bosnia report
New Series No: 21/22 January - May 2001
Europe as an impaired construction
by Tomaz Mastnak - interviewed in Feral Tribune

There is a widespread perception here in Croatia that we are leaving the Balkans and entering Europe. Cooperation with other Balkan countries is in this perspective seen as a necessary evil. Will countries like ours become part of Europe or remain peripheral to it?

This negative view of Balkan cooperation has a rational core. The world powers insist on cooperation between the Balkan states, but without pressing for or contributing to any victory over evil in those countries that are responsible for the breakdown of the earlier cooperation. The United States and Europe in particular are evidently unwilling to confront this evil, to which they themselves have contributed, since they would then have to admit the colossal mistakes of their policy towards the Balkans. They started off by blaming 'Balkan types' , whom they portrayed as atavistic tribes who could not be helped; and they ended by reducing the evil that has occurred to the personalities of two or three leaders. A good example of this erroneous policy is their attitude to Serbia since the presidential elections there. Now that Milosevic is gone, everything is suddenly declared to be fine. Had he won, the West would have denounced the elections as manipulation; but since it was Kostunica who won, Serbia overnight became a land of democracy - although there has been no de-nazification or anything of the kind. It was enough, it seems, to invest so-called Serb nationalism with a human face.

The Balkan peoples themselves appear determined to escape from the Balkans.

People who advocate escape are fleeing from themselves. Instead of confronting themselves and their own history, they have created an impression that everything that made them into what they are will be left behind, and that by entering Europe they and their societies will be miraculously transformed into something that is new, good and attractive. In my view it is entry into Europe that should be treated as the necessary evil.

Choice Without Choice

You are saying that integration offers no hope?

The choice between being part of Europe or remaining on the periphery is a false one. I see no compelling reason for treating contemporary Europe as the centre of the world and defining everything outside it as peripheral. In the world of today Europe itself has become a periphery and is bound to become even more peripheral in the future. One could argue, therefore, that our countries will not escape being peripheral by integrating into Europe. Their existing peripheral status will simply be sealed. From being states they will become transformed into crown lands of the central bureaucracy in Brussels: a periphery of a periphery.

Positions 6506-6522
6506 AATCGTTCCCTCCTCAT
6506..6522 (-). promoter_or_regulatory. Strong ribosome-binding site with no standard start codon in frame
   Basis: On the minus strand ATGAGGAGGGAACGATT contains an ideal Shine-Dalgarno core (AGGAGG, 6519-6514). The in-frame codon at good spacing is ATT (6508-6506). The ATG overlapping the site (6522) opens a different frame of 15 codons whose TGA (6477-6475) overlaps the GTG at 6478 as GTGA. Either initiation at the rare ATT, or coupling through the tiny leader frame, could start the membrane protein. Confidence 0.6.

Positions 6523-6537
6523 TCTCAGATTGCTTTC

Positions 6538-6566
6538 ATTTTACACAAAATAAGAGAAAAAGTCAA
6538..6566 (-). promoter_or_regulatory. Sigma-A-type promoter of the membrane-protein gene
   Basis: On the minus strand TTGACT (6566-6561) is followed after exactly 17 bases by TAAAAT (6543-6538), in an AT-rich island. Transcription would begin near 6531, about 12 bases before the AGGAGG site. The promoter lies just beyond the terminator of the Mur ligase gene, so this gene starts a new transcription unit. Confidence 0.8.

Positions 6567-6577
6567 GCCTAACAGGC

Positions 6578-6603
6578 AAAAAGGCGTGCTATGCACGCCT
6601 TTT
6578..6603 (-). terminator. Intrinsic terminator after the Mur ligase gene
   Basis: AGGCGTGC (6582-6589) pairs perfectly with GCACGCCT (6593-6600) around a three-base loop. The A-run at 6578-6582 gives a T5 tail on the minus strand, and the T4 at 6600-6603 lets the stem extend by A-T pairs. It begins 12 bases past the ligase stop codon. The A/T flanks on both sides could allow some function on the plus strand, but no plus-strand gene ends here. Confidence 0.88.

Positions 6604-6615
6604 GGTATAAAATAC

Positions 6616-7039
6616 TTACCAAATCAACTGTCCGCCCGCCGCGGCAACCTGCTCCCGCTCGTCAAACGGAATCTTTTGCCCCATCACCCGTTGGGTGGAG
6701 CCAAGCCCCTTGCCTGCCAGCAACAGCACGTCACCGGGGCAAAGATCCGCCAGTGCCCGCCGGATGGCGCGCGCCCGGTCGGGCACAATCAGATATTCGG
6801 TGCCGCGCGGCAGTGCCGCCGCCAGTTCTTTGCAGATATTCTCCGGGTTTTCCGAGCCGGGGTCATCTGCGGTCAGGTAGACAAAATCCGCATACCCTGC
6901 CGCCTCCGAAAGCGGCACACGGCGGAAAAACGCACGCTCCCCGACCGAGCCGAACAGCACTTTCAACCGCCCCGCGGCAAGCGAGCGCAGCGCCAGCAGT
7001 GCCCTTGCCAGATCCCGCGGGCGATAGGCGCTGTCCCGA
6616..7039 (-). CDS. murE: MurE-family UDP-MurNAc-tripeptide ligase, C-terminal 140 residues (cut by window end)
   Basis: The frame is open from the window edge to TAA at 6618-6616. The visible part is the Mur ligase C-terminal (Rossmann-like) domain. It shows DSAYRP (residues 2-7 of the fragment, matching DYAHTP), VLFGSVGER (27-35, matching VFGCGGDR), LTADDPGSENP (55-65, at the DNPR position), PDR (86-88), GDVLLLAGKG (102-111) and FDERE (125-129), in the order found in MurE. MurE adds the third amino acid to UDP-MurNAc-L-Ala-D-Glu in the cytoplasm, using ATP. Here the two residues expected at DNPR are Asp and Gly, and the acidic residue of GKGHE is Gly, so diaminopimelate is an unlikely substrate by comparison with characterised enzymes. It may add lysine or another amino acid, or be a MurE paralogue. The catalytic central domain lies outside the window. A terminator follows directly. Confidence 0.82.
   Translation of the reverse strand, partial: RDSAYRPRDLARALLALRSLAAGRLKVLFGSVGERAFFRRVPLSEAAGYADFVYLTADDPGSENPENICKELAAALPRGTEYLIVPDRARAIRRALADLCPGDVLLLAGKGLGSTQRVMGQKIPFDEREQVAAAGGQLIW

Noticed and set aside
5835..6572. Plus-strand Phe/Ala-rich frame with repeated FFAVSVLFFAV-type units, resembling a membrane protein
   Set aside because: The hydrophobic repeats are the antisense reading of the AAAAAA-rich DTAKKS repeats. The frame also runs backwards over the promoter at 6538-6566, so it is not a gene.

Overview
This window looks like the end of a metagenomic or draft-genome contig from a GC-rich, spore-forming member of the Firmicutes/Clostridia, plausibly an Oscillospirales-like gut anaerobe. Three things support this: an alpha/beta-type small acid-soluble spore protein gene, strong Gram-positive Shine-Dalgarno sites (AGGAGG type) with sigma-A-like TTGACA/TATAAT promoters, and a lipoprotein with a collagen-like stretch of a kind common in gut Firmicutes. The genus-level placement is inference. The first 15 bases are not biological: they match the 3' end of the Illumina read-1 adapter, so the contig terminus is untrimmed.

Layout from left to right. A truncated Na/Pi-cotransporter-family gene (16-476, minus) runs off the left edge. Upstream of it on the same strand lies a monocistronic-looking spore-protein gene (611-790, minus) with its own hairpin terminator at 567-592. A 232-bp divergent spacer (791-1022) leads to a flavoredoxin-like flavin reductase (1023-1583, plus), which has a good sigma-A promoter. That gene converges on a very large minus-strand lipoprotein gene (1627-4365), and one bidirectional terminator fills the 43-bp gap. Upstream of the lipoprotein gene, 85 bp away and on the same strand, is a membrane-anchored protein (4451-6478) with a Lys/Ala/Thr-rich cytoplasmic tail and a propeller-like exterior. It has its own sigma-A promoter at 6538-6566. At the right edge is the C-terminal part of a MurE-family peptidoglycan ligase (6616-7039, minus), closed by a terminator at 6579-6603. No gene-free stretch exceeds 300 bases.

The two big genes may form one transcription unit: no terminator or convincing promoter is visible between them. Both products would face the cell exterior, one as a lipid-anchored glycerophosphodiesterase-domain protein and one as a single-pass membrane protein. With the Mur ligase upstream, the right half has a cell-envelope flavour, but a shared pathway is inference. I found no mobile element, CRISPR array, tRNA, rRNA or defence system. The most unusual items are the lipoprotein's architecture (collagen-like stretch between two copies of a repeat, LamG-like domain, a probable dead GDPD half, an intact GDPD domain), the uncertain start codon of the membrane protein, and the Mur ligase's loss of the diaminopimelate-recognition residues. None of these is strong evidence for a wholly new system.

In the introduction to your book Europe between Evolution and Euthanasia you speak of the uncritical adoption of a 'pro-European' option by Slovene public opinion. What are the parameters of this fascination and what is its cause?

Pro-European unanimity rests upon an uncritical understanding of the concept of Europe, its treatment as an unproblematic category.  'Europe' stands for all individual desires, so 'Europe' becomes what we all want. The freedom of choice thereby becomes limitless, for we are all choosing the same thing, all sharing the same 'European' orientation. The Germans have a very good word for this: Gleichschaltung. All Slovenian parties with any influence agree on this, although each interprets the 'European orientation' in its own way . Instead of creating their own political programmes and national development strategies, 'joining Europe' has become their only political programme and strategic aim. Since all real strategic decisions are left to Brussels, local politicians are freed from all responsibility. This is where their policy ends and it is in this end of politics that one should seek both the outcome and the cause of pro-European unanimity.

'Europe' is universally taken as a synonym for integration. To what extent does it denote integration as opposed to exclusion?

The word 'Europe' emerged as code name for the sense of Western Christian unity after the Turks had captured Constantinople in 1453. It was then that Europe in the sense of a geographically defined cultural and religious community of Western Christians first appeared. This consciousness was articulated as part of a political mobilization directed against the Turks, when the active slogan became to 'expel, drive out, eradicate' the Turks from Europe, to 'wipe out the Turkish name in Europe', etc. It is this drive that marked the birth of Europe with which we automatically identify today when we speak of Europe.

Legitimate Violence against The Other

Does this means that the Europeans were formed as a racial opposite to the Muslims?